The Milwaukee protocol has since undergone minor modifications, but its key tenets remain the same. Specifically, later versions of the protocol have done away with the antiviral drug, ribavirin, since clearance of the virus from the brain seemed to depend solely on the maturation of a native immune response.
Further, the absence of any major long term neurologic disabilities or deficits in these rabies survivors serves to bolster the promise of the Milwaukee protocol. Indeed, Jeanna Giease, the first unvaccinated rabies survivor has since then returned to an almost normal life, harboring only minor problems with her speech and gait.
A careful examination of the motivation and rationale behind this novel treatment reveals several ideas that likely have played key roles in its astounding success. Dr Willoughby had taken note of the fact that infection with the rabies virus rarely leads to overt destruction of neural structures; rather, the virus seems to work by perturbing communication within the brain. Secondly, administration of rabies antibodies during the clinical phase leads to an overly heightened immune response culminating in severe brain inflammation. Thirdly, he went ahead based on a bold assumption, extrapolated from studies in animal models: that the body can clear the rabies virus from the brain given sufficient time. The Milwaukee protocol successfully addressed all these issue by essentially “shutting down” the brain and thereby giving time for the body to mount an immune response to clear the virus. Noteworthy is that unlike contemporary efforts at prolonging survival of rabies patients, the Milwaukee protocol precludes the administration of anti-rabies antibodies.
Does the success of the Milwaukee protocol suggest that clinical rabies is finally a curable disease? Several issues need to be addressed at this juncture. Most importantly, this medical procedure carries an unsatisfactorily low success rate: it has saved only 6 out of the 35 patients on whom the protocol was attempted. Also, it has shown benefit only in rabies acquired from cats and bats. Since dog bite transmitted rabies is believed to harbor the most virulent form of the virus, curing canine origin rabies in humans would remain the gold standard for future trails.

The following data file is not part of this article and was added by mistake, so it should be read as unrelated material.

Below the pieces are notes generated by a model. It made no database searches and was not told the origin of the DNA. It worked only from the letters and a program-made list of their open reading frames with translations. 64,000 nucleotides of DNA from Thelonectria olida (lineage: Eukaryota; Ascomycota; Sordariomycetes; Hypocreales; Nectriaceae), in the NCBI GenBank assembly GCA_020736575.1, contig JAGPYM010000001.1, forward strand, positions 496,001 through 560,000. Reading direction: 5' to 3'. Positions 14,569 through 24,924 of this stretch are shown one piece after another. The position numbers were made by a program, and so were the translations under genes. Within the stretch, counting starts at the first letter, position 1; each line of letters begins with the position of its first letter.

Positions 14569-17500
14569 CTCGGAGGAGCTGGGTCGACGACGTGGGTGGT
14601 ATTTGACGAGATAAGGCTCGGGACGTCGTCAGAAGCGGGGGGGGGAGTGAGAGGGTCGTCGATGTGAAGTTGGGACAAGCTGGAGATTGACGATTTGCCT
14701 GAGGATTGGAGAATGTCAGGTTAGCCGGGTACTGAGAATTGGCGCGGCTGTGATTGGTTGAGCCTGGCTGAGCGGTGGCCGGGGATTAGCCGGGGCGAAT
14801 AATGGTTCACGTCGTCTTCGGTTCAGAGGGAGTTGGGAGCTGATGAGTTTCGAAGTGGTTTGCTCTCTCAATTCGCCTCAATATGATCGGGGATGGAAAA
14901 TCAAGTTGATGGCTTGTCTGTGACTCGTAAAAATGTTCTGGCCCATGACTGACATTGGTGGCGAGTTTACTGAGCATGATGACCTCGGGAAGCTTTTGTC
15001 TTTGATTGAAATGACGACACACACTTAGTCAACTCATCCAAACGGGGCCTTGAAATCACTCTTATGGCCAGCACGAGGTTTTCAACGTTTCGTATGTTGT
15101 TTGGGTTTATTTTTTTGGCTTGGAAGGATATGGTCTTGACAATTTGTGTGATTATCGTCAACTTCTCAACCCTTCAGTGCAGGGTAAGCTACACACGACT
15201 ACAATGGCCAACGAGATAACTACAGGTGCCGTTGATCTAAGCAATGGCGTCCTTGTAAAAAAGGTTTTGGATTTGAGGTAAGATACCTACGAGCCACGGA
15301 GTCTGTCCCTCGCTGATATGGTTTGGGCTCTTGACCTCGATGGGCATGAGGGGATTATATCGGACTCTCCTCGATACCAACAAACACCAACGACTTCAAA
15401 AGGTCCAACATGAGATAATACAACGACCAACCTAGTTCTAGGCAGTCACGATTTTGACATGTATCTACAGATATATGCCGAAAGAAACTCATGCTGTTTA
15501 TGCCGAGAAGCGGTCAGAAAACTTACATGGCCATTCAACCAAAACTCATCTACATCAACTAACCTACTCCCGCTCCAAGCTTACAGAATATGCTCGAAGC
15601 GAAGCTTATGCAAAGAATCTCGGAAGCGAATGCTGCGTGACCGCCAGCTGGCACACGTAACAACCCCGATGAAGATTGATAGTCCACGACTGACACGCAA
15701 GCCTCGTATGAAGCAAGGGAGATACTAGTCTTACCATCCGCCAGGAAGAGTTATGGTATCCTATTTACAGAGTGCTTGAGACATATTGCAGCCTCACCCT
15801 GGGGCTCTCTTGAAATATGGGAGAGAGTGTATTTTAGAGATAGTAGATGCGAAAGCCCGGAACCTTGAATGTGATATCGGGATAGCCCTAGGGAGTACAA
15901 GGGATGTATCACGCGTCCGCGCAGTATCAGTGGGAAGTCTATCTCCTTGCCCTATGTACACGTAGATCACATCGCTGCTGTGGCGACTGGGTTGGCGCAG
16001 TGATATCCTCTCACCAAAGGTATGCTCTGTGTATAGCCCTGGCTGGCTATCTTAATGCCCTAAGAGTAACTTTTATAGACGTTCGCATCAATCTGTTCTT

It must be mentioned at least in passing that a spate of criticism against the use of this protocol has arisen from a section of the medical community who believe that rabies may not be the uniformly fatal disease that one attributes it to. The critics point out the possibility that the survivors may have been infected by a less virulent form of the virus or that they may have the capacity to mount extremely strong immune responses. Indeed, the case against the Milwaukee protocol is akin to the one that uprooted the practice of radical mastectomy for breast cancer instituted by William Halsted in oncology. When the practice of progressively more extensive surgery was being touted as the miracle surgical cure for breast tumors, it was subsequently realized that surgical success and survival from breast cancer is not borne upon by the extent of the surgically removed tissue. Rather, long term outcome is decided by the stage of the disease at clinical presentation. In a similar vein, does survival from rabies depend only on the nature of the virus-host relationship irrespective of the treatment protocol used?
Whether the Milwaukee protocol actually offers significant clinical benefit is a question that only further trails will tell. But the efforts of Dr Willoughby, who epitomized rational medical research at its best through the Milwaukee protocol, have turned a page in medical history.